The framing of the war on terror, namely its emphasis on defeating, capturing, and killing suspected terrorists, has shaped military behavior and, ultimately, prolonged the conflict. Justifying their activities as part of the war on terror, government forces have engaged in arbitrary arrests (often en masse and without trials), extrajudicial execution, and torture in prison, all of which have further fueled public resentment. In this context, Boko Haram has been able to effectively portray themselves to the local population as resistance fighters against the “occupying troops” from other parts of Nigeria, increasing their ability to recruit new members. Further fueling the conflict, many insurgents believe that they do not have the option of surrender and would be killed either by their fellow combatants or by the Nigerian military if they tried to do so.
Local politics, namely the threat of a military coup, have also shaped military policies and management and created dysfunctional security forces. To limit the likelihood of a coup in ethnically diverse Nigeria, troops are prohibited from deploying to their home region to prevent collusion with the locals. However, this has adversely impacted the fight against Boko Haram, as the soldiers sent to protect northeast Nigeria often cannot speak the local language. Additionally, rampant corruption, including misappropriation of salaries and fraudulent contracts, has reduced the credibility of government forces.
Contrary to the Nigerian government’s narrative that Boko Haram is the sole perpetrator of violence, government forces are involved in massive human rights violations and have bombed civilian populations in Nigerian localities (the article cites two examples: Baga in April 2013 and Rann in January 2017). The University of Ibadan’s Nigeria Watch documented that 55% of the conflict’s victims (a purposefully vague term reflecting the blurry line between civilians and insurgents) between 2007 and 2019 were killed by government forces. Furthermore, the Nigerian government has consistently manipulated the number of casualties reported in the conflict by pressuring journalists, establishing biased commissions, or coercing family members to misrepresent their deceased loved ones. This research highlights civilians as the main victims in the fight against terrorism, as they are often targeted by both Boko Haram and government forces alike. Given the government’s role in committing violence against civilians, a peace process should acknowledge wrongdoing by all stakeholders—including the government—and establish a compensation fund for the victims of both insurgent and government violence.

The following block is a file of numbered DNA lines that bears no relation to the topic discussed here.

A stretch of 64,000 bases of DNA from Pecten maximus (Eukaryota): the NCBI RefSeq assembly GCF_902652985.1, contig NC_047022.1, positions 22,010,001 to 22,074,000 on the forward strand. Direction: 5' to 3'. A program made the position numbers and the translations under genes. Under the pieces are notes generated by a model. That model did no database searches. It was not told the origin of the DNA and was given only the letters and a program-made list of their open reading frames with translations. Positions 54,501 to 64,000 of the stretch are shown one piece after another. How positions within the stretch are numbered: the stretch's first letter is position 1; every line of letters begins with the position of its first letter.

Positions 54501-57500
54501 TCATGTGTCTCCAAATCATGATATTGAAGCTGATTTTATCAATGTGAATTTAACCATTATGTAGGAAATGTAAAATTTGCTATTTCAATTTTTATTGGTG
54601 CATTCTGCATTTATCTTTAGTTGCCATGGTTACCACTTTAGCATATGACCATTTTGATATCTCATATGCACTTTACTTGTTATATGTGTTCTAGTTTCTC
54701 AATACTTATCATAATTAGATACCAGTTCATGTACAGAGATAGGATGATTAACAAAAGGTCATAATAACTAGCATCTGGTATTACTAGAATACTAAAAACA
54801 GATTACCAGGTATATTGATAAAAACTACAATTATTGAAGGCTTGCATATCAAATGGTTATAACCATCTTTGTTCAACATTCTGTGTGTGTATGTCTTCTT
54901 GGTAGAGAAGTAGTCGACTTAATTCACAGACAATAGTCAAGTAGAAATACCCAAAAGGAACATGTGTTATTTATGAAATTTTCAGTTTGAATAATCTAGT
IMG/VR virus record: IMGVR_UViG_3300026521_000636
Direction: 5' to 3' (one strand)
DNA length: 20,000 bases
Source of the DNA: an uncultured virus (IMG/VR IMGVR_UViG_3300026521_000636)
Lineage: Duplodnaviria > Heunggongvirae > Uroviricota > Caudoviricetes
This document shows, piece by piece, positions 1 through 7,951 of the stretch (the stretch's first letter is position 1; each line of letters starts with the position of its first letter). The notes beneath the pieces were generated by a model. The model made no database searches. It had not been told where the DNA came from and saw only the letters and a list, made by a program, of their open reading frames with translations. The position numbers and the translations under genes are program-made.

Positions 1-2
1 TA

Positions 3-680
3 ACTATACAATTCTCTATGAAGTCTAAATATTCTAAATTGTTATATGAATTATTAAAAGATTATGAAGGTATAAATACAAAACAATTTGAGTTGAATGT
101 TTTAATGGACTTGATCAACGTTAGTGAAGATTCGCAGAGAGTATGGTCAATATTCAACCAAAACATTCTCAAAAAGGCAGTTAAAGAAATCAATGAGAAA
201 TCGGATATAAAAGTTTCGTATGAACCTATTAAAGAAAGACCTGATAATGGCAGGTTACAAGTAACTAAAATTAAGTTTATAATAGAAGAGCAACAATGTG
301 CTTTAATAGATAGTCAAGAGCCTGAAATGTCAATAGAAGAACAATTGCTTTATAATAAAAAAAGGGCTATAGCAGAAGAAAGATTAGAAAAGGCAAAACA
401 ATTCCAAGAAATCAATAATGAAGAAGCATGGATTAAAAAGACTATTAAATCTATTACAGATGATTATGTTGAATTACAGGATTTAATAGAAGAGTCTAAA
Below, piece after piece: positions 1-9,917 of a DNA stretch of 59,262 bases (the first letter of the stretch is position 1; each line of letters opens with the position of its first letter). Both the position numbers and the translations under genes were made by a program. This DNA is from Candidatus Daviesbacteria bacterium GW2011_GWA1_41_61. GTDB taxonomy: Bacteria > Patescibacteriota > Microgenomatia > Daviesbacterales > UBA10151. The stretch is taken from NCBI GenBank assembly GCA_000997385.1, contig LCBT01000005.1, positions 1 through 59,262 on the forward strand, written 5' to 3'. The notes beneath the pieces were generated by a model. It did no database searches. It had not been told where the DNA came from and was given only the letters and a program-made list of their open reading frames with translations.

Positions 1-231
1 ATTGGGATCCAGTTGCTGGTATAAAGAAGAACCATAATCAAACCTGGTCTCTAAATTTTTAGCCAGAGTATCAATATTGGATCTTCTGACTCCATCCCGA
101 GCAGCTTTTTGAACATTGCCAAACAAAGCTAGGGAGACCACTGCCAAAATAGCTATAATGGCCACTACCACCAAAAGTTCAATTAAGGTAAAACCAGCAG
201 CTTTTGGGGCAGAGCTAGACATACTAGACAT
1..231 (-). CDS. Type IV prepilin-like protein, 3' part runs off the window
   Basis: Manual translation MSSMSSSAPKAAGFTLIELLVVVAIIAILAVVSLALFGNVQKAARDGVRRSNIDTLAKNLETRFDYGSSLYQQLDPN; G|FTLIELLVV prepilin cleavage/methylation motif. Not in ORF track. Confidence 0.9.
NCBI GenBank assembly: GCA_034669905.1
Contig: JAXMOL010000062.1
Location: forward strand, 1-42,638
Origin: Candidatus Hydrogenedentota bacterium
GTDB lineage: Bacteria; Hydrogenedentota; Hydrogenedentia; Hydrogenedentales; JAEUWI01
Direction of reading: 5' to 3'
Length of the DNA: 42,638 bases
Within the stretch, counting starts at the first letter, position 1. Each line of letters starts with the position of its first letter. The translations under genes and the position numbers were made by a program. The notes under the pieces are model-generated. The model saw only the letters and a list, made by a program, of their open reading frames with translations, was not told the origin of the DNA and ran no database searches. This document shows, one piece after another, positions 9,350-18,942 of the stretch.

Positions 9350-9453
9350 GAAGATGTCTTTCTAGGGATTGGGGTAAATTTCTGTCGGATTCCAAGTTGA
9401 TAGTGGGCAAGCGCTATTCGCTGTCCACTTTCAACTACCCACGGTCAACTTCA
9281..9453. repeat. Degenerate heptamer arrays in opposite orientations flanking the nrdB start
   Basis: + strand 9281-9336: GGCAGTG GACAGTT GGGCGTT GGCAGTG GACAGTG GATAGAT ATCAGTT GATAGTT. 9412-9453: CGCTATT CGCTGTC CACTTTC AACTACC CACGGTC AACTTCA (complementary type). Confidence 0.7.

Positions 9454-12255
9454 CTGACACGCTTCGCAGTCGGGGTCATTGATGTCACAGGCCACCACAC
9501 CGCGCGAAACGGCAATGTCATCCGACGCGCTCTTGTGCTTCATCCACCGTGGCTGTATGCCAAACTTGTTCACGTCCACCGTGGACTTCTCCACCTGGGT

Reflecting on the decades-long unsuccessful efforts by Nigeria and others to counter Boko Haram, this research draws us to a larger question: Are military responses the most effective way to address security threats? What kind of sacrifices do governments expect of their citizens in pursuit of national security against terrorist threats—especially if citizens are directly or indirectly harmed over the course of a military campaign? As the war on terror winds down and U.S. troops withdraw from Afghanistan, closer analysis of the domestic implications of U.S. military action in the war on terror indicates it has not been effective at making Americans more secure.
The U.S.-led global war on terror was sparked by the attacks of September 11, 2001. Since then, the U.S. military apparatus has proliferated throughout the Middle East, Africa, and Asia in an effort to protect Americans from the threat of terrorism abroad. Extending the war on terror to the domestic sphere, the U.S. government has focused almost exclusively on preventing and countering violent extremism in American Muslim communities for the past two decades. For example, as a direct result the of September 11 attacks, the U.S. Department of Homeland Security was created and has become notorious for targeting and criminalizing Muslim communities in the U.S. Meanwhile, violent white supremacist groups have been proliferating in the U.S., posing a more serious threat when it comes to domestic terrorism. Despite warnings from the U.S. Department of Homeland Security in 2009 of right-wing extremism and violence, the U.S. government response, spearheaded by Congressional Republicans, was to politicize and squash the report. Considering the most serious recent threat to American democracy—the insurrection of January 6—was perpetrated by violent white supremacists, the war on terror’s focus on a particular type of perpetrator, to the exclusion of others, did not make Americans safer.